My name is Parsiphal Gray and I am the new chief librarian of Ex Libris. At least, I think I am Parsiphal Gray. There are days when I am not sure whether I even exist. I could be the author of this novel or I could just be the puppet in the hands of a more skilled puppeteer. My dear writer, I am so confused. I am free, but my mind gropes in the dark of the unknown and touches the chains’ cold iron. Am I really enslaved? No, I am the author, but I reckon being enslaved by the darkest love I have ever felt in my life. It is this all consuming passion for writing, for waving stories in the tapestry of immortality.
But who is this man I see, rising like a ghost before me, laughing like a devil in my face? He looks familiar, yet I don’t know him, and in a sort I do know him.
Reader, have you read Charles Bukowski? If not, you should. Reading Charles Bukowski’s poetry is like talking to this strange man. Whenever he appears before me, I drink a boiled glass of bitter wine while the universe is laughing with guts of madding wind. His laugh…his demonic laugh…No, it is simply the laugh of disillusionment. He too is a simple man with big dreams.
The Stranger: I am sorry and I feel ashamed for having thought I could create the perfect work of art. There is no perfection in this world. I wanted myself a master, although unfortunately, please, look what has become of me. Here I am before you, the shadow of a master and the embodiment of a slave. Parsiphal Gray: Who are you? Who am I?
The Stranger (laughing): You haven’t realized it
Parsiphal Gray (with sadness in his voice): No.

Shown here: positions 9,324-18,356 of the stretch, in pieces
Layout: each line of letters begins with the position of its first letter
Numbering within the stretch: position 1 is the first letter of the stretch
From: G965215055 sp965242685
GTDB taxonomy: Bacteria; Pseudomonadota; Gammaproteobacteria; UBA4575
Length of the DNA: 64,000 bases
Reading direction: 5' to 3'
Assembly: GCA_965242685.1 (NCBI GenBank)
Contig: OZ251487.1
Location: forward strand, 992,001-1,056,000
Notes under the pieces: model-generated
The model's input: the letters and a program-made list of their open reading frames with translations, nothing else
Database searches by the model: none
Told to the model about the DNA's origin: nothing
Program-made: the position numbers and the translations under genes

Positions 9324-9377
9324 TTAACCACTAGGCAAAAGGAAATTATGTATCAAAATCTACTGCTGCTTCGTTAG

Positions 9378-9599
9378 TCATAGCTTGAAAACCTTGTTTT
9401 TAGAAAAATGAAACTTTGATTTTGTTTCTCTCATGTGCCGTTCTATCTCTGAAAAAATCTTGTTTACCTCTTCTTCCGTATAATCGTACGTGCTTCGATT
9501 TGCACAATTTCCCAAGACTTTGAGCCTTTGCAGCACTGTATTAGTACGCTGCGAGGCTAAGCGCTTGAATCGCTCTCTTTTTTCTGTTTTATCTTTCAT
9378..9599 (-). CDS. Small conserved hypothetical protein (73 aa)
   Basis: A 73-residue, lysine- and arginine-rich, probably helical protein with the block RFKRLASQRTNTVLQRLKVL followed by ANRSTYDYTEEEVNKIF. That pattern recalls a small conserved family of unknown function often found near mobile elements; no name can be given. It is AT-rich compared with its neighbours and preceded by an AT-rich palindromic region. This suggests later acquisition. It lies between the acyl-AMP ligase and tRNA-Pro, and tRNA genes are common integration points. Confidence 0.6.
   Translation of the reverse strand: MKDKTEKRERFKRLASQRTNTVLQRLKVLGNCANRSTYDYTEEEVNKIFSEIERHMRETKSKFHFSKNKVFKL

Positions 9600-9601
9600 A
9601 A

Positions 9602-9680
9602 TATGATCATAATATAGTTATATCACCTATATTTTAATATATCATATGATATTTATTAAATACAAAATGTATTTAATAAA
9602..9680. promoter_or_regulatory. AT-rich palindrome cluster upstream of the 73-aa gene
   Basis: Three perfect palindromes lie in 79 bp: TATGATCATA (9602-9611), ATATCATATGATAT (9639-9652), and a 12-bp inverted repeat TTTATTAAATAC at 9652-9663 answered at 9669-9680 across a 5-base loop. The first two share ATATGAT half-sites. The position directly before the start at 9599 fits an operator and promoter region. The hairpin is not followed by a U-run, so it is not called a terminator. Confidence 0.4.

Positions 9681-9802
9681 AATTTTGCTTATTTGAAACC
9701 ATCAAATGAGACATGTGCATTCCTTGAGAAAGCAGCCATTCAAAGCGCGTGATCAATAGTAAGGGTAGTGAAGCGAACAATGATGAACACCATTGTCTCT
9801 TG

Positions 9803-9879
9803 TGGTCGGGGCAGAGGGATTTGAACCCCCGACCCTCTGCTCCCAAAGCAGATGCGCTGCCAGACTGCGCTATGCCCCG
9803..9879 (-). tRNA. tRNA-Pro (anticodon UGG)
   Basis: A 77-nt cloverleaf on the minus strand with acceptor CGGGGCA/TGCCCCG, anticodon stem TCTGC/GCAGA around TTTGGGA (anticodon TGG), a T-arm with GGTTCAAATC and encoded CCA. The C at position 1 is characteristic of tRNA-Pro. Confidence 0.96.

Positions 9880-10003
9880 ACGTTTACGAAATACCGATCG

The Stranger: You are my character, my vessel into which I poured my essence. But I am not the Raven of the Gods. I am just an ordinary crow who dreams of turning into an eagle.
Parsiphal Gray: Why are you talking like this?
The Stranger (is not listening to him): This time, I am not looking back. I am done with crows.
Parsiphal Gray (quoting Albert Einstein) : “There are two ways to live your life. One is as though nothing is a miracle. The other is as if everything is.”
The Stranger: If there are no miracles, life is not worth living; and if everything is a miracle, what will be the beauty of a miracle, then? It would simply cease to exist. Who was the moron who found these two ways of life?
Parsiphal Gray: A most brilliant man…Albert Einstein.
The Stranger: He doesn’t seem so brilliant to me. I know people who are ten times brilliant than him. One of them is the village’s fool who every Sunday approached the church and begged for mercy. He knew that on that day only, the purses easily open. He waited on that day, like a lover waiting to embrace his sweetheart; and that day only was his sole comfort and solace. And do you know what he said when he died? He said that the beauty of life is like the tolls of a belfry. And he was right. All good things come in proportion and gradually, if everything were a miracle, then the bells wouldn’t have to toll, in order to let the people know that the sacred hour has come upon the earth. Everything would be sacred already, with the only difference that people wouldn’t know that. Sacred and miracles would cease to be recognized, and wouldn’t that be a shame?
Parsiphal Gray: Indeed.
(After a short pause of silence)
Parsiphal Gray: Why have you chosen me for a character?